Using a five-point score known as the Worry Factor (WF), Romero-Brufau et al. (2019) recorded nurses’ perception of patient deterioration at the start of their shift.
In total, the study recorded 31,159 shifts for 3,185 unique patients during 3,551 hospitalizations. The nurses indicated 492 potential deterioration events, 77% of which were confirmed as true deterioration events by reviewers. The study also noted that nurses with more than a year of experience had a higher accuracy rate (Romero-Brufau et al. 2019).
While further research was recommended, the authors concluded that nurses’ pattern recognition and sense of worry can, in fact, assist in the detection of patient deterioration (Romero-Brufau et al. 2019).
Learning to Trust and Listen
Finding a way to trust your intuition takes time, practice and patience. You won’t always be right, but learning how to listen deeply to your inner voice may be key to deciphering the meaning of your Spidey Sense. Some strategies for strengthening your nursing intuition include:
- Practising meditation and mindfulness. Silence, introspection and the ability to be still and listen to what’s happening inside of you can strengthen your trust in the ‘still small voice’ within you.
- Journaling can be a method for tapping into your unconscious by writing without censorship or judgment.
- Some experts suggest that making increased use of your right brain by engaging in creative activities (drawing, painting etc.) allows you to trust the more flexible mind states that are based less on data and observation and rely more on outside-the-box thinking.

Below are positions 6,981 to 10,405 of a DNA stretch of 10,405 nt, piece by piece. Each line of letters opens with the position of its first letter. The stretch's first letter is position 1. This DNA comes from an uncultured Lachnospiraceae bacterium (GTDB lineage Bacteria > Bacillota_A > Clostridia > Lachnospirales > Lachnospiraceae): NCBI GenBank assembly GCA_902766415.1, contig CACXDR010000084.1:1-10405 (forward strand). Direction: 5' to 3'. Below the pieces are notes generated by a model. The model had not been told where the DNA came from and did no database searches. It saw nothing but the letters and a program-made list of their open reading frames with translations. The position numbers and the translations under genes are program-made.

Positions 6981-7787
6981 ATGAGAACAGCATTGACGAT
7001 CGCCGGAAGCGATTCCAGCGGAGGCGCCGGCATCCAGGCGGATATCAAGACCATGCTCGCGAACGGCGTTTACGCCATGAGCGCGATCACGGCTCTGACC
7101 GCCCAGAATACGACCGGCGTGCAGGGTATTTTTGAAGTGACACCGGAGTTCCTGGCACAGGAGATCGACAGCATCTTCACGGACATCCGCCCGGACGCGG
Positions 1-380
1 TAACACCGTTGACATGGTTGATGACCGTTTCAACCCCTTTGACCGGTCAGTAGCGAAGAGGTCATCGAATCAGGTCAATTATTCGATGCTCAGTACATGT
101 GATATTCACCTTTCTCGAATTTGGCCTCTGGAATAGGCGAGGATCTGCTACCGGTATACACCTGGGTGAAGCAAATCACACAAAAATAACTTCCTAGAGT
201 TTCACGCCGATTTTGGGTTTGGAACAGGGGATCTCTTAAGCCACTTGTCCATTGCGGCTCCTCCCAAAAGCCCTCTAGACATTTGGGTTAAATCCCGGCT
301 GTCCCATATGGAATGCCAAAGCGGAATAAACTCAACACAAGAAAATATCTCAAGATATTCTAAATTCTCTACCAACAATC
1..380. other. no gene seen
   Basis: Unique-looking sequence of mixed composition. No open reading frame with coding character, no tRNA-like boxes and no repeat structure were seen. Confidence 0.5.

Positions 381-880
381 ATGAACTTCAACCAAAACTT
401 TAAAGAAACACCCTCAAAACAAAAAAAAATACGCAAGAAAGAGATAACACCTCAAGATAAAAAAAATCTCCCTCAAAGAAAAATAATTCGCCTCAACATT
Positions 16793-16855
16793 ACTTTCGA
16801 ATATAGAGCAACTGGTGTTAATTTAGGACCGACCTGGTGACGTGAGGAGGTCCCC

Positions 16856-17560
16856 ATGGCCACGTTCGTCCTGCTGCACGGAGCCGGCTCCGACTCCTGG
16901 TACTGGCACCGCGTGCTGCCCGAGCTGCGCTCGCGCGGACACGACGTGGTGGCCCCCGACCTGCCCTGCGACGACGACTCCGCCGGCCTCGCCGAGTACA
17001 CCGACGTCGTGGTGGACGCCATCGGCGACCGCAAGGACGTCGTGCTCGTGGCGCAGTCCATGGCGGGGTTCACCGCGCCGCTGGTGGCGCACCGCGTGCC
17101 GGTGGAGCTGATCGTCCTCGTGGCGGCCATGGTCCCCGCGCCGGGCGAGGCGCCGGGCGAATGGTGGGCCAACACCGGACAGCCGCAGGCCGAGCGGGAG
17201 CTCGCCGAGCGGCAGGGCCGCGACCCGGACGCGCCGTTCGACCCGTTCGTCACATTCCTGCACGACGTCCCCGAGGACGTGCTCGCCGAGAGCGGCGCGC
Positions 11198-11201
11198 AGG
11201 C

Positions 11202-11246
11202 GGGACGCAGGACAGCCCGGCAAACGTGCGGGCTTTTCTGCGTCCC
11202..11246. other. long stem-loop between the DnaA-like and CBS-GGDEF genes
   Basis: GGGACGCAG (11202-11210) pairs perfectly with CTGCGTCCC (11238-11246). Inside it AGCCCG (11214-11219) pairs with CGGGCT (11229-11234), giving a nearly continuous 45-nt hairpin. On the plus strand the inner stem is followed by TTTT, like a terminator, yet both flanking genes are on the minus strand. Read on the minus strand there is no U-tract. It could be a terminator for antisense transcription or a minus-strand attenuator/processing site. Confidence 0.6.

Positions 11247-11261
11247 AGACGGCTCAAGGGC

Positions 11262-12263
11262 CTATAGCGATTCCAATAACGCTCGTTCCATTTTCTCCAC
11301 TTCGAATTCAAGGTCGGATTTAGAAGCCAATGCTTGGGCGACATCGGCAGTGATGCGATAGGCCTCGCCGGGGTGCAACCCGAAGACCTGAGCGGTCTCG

- Learning to listen to somatic reactions to situations (sudden bodily sensations that tell you something is wrong).
- Trusting your sudden insights, even if they seem to come from ‘nowhere’.
- Working with a counsellor, healer or teacher who understands the power of the unconscious and can help you develop your intuitive ‘superpower’.
Be Your Own Superhero
Both qualitative and quantitative research suggests that nurses’ intuition is not just a fantasy. Nurses are highly trained clinicians who often have a strong intuitive sense, and that intuition can be leveraged to the advantage of nurses, teamwork and patient outcomes.
If you have a strong nurse Spidey Sense or would like to develop it, there are plenty of books and other resources for working with and trusting your intuitive powers.
Nurses are superheroes simply by dint of their amazing contributions to healthcare delivery and patient care around the world. Now you can be an extra powerful nurse superhero by trusting and working with the intuition that resides deep within you.
Hassani, P, Abdi, A & Jalali, R 2012, ‘State of Science, “Intuition in Nursing Practice”: A Systematic Review Study’, J Clin Diagn Res., vol. 10 no. 2, viewed 4 August 2020, NCBI - WWW Error Blocked Diagnostic
Romero-Brufau, S, Gaines, K, Nicolas, C T, Johnson, M G, Hickman, J & Huddleston, J M 2019, ‘The Fifth Vital Sign? Nurse Worry Predicts